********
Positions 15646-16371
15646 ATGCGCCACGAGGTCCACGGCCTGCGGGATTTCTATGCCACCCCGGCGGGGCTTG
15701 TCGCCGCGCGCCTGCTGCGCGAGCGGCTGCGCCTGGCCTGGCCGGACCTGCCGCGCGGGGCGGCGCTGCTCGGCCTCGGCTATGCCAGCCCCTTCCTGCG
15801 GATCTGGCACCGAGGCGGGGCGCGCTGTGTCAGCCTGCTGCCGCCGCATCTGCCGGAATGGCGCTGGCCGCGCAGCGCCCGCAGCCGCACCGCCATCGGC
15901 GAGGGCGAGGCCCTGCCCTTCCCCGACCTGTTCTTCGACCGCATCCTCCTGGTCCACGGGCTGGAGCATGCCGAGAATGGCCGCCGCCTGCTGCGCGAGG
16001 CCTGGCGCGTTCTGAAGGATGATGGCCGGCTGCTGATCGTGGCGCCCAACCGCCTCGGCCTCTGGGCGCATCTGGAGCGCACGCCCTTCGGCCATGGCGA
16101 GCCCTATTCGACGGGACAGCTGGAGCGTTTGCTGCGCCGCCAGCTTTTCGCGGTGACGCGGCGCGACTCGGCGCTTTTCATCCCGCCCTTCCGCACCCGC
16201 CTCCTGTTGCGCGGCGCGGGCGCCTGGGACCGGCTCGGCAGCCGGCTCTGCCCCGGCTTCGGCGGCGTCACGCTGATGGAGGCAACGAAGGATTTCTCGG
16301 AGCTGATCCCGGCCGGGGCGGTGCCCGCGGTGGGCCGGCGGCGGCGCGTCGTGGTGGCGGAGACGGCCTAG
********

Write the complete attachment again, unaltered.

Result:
Positions 15646-16371
15646 ATGCGCCACGAGGTCCACGGCCTGCGGGATTTCTATGCCACCCCGGCGGGGCTTG
15701 TCGCCGCGCGCCTGCTGCGCGAGCGGCTGCGCCTGGCCTGGCCGGACCTGCCGCGCGGGGCGGCGCTGCTCGGCCTCGGCTATGCCAGCCCCTTCCTGCG
15801 GATCTGGCACCGAGGCGGGGCGCGCTGTGTCAGCCTGCTGCCGCCGCATCTGCCGGAATGGCGCTGGCCGCGCAGCGCCCGCAGCCGCACCGCCATCGGC
15901 GAGGGCGAGGCCCTGCCCTTCCCCGACCTGTTCTTCGACCGCATCCTCCTGGTCCACGGGCTGGAGCATGCCGAGAATGGCCGCCGCCTGCTGCGCGAGG
16001 CCTGGCGCGTTCTGAAGGATGATGGCCGGCTGCTGATCGTGGCGCCCAACCGCCTCGGCCTCTGGGCGCATCTGGAGCGCACGCCCTTCGGCCATGGCGA
16101 GCCCTATTCGACGGGACAGCTGGAGCGTTTGCTGCGCCGCCAGCTTTTCGCGGTGACGCGGCGCGACTCGGCGCTTTTCATCCCGCCCTTCCGCACCCGC
16201 CTCCTGTTGCGCGGCGCGGGCGCCTGGGACCGGCTCGGCAGCCGGCTCTGCCCCGGCTTCGGCGGCGTCACGCTGATGGAGGCAACGAAGGATTTCTCGG
16301 AGCTGATCCCGGCCGGGGCGGTGCCCGCGGTGGGCCGGCGGCGGCGCGTCGTGGTGGCGGAGACGGCCTAG